Now, in 2016, I consider myself fairly knowledgeable on PC gear be it past present or future but one thing still confuses me, what happened in the race between AMD and Nvidia?

 

I have heard the tales of when AMD was extremely competitive with Nvidia, their cards often being far superior, and wanted to know, why is it not like that today? What happened to AMD, or Nvidia, to cause there to be so much discrepancy between the efficiency of their architectures, leaving Nvidia, for the moment at least with actual performance numbers aside, far more advanced in terms of power consumption, heat output and overclocking headroom. 

 

Or am I just misinformed all together haha

TLDR; I prefer Nvidia for their features and their driver updates, i just dont see AMD as a good choice other than a value perspective, but i prefer Nvidia imo.

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Because AMD is always the one to push the technology and introduce it first, and then Nvidia capitalizes on it. People saying 'better software and features' are just succumbing to Nvidia's marketing scheme.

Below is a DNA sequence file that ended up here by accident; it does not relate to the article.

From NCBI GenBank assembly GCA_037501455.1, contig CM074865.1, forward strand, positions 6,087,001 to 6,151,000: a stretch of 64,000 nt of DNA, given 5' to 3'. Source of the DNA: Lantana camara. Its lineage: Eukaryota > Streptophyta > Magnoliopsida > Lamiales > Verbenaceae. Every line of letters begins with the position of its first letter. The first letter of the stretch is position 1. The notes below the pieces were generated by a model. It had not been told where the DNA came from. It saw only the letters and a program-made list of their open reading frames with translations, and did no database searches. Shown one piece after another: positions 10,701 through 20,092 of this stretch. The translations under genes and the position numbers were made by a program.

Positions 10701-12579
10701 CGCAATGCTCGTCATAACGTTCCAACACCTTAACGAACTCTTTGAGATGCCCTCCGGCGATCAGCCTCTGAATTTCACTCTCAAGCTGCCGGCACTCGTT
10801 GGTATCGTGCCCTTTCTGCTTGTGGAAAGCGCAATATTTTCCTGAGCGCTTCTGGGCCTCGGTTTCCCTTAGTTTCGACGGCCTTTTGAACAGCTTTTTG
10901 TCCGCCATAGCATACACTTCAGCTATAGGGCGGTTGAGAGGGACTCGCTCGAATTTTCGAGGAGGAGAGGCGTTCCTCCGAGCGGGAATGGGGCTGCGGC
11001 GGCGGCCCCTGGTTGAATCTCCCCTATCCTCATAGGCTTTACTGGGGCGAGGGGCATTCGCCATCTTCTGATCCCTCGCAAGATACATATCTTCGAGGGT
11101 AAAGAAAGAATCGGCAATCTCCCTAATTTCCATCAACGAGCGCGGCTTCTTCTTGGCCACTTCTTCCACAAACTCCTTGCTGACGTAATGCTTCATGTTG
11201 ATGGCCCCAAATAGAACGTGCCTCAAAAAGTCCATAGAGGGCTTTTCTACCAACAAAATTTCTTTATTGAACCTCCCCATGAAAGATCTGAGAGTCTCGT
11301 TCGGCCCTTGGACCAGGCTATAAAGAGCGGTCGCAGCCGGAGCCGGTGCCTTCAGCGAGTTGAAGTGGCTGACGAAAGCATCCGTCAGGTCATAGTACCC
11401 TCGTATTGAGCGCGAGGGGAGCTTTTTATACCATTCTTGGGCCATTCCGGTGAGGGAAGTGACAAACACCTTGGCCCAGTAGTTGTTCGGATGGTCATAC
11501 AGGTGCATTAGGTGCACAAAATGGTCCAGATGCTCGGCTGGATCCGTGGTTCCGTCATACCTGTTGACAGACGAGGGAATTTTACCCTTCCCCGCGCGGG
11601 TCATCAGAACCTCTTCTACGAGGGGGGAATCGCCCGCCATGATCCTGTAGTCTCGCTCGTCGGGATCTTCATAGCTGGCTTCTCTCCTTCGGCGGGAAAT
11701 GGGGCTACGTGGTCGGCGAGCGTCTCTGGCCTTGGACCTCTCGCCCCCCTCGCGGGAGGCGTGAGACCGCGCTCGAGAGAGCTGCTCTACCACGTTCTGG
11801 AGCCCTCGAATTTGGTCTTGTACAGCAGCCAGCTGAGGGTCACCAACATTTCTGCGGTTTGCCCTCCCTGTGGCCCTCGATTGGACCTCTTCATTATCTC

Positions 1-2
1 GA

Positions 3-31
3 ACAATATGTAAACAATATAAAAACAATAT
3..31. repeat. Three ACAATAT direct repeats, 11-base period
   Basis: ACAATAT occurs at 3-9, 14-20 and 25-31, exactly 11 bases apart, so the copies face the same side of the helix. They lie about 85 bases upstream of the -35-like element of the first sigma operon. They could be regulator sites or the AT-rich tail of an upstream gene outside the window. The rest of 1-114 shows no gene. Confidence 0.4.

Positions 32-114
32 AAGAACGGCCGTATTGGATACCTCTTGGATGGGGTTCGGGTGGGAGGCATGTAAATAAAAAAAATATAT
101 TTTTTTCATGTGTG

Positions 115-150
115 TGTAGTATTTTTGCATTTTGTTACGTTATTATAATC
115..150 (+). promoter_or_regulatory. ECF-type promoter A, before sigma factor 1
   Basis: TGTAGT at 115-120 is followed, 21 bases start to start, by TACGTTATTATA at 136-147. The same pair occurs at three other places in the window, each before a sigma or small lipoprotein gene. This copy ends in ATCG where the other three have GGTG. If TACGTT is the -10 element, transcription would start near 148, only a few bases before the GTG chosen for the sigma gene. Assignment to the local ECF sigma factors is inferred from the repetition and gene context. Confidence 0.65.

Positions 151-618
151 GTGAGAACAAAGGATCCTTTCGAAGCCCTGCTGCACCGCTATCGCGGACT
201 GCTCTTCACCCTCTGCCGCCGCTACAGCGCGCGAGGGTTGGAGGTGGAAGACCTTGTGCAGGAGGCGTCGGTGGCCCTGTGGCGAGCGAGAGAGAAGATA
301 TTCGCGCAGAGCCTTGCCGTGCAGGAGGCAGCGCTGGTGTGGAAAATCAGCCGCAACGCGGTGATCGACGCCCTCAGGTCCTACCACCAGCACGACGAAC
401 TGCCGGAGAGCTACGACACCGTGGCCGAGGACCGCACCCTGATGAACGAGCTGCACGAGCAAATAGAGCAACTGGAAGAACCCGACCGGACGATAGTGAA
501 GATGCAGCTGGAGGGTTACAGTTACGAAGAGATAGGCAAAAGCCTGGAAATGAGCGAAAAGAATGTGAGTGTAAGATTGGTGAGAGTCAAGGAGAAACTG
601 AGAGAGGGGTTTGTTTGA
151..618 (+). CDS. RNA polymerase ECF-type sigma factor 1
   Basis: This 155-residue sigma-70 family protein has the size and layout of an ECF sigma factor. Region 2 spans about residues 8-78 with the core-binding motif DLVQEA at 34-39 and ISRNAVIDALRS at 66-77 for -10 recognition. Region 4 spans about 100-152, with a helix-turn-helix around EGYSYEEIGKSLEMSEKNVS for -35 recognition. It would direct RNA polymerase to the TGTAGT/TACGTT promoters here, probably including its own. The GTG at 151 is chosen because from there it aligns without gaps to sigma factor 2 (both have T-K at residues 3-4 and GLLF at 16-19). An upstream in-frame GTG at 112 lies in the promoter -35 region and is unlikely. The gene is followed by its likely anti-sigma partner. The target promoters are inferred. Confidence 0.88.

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I know Linux-driver wise, Nvidia is miles ahead of ATI/AMD and has been for quite a considerable period. 

 

But on Windows, I've had much better luck, driver-stability wise, with AMD/ATI's products.  But I'm not a gamer (oh the blasphemy!  guess Linus will have to perm-ban me!), and overall gaming quality is probably the prime consideration of people faced with the choice. 

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1 minute ago, Made In Canada said:

TLDR; I prefer Nvidia for their features and their driver updates, i just dont see AMD as a good choice other than a value perspective, but i prefer Nvidia imo.

In my experience (albeit with only Nvidia's desktop GPU, and AMD's mobile GPU), Nvidia releases loads of drivers that go from rock solid on most cards, to down right buggy AF on most of them, while with AMD every single driver across 3 years (start to end of AMD fixed PowerXpress support) with this laptop has been rock solid and given me no issues at all.

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1 minute ago, Dabombinable said:

In my experience (albeit with only Nvidia's desktop GPU, and AMD's mobile GPU), Nvidia releases loads of drivers that go from rock solid on most cards, to down right buggy AF on most of them, while with AMD every single driver across 3 years (start to end of AMD fixed PowerXpress support) with this laptop has been rock solid and given me no issues at all.